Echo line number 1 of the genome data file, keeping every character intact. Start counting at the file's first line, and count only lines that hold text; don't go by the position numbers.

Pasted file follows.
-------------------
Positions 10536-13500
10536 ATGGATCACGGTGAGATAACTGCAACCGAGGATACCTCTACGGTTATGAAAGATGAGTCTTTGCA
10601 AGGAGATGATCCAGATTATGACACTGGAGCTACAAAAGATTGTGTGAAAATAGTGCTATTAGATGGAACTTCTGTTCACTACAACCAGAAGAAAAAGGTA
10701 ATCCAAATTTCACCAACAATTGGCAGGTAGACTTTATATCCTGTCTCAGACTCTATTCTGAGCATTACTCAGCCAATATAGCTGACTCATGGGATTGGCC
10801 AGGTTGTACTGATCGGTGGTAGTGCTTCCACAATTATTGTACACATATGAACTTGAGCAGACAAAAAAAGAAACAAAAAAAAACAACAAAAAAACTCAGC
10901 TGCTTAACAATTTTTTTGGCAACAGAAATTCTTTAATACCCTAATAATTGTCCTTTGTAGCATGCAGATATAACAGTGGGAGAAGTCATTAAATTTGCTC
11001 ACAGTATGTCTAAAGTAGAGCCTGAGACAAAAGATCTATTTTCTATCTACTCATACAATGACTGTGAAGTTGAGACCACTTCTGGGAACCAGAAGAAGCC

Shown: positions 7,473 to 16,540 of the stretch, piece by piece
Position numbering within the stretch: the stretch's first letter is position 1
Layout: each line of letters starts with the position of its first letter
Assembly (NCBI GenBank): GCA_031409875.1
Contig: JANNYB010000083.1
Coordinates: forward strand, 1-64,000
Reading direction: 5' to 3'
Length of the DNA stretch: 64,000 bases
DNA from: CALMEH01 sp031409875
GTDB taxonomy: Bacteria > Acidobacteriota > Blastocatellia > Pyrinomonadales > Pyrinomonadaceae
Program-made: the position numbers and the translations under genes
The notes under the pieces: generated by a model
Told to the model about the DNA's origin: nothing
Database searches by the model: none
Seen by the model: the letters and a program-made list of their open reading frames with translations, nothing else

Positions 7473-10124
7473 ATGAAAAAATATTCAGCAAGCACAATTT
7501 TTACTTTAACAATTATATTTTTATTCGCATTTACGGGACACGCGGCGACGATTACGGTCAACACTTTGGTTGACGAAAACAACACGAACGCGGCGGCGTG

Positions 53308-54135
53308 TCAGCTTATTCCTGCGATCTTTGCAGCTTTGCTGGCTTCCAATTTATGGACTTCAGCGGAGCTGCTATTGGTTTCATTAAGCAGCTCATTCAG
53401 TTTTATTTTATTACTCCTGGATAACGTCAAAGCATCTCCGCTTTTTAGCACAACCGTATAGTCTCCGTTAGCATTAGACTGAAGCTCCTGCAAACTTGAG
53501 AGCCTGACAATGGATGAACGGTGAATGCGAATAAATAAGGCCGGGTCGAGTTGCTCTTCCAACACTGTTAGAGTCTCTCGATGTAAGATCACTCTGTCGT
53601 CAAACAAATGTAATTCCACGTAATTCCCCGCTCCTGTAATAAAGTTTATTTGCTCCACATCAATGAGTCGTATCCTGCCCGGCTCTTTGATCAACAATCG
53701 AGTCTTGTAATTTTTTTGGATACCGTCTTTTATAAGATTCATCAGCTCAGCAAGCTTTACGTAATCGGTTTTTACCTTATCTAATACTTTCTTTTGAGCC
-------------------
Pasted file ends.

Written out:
Positions 10536-13500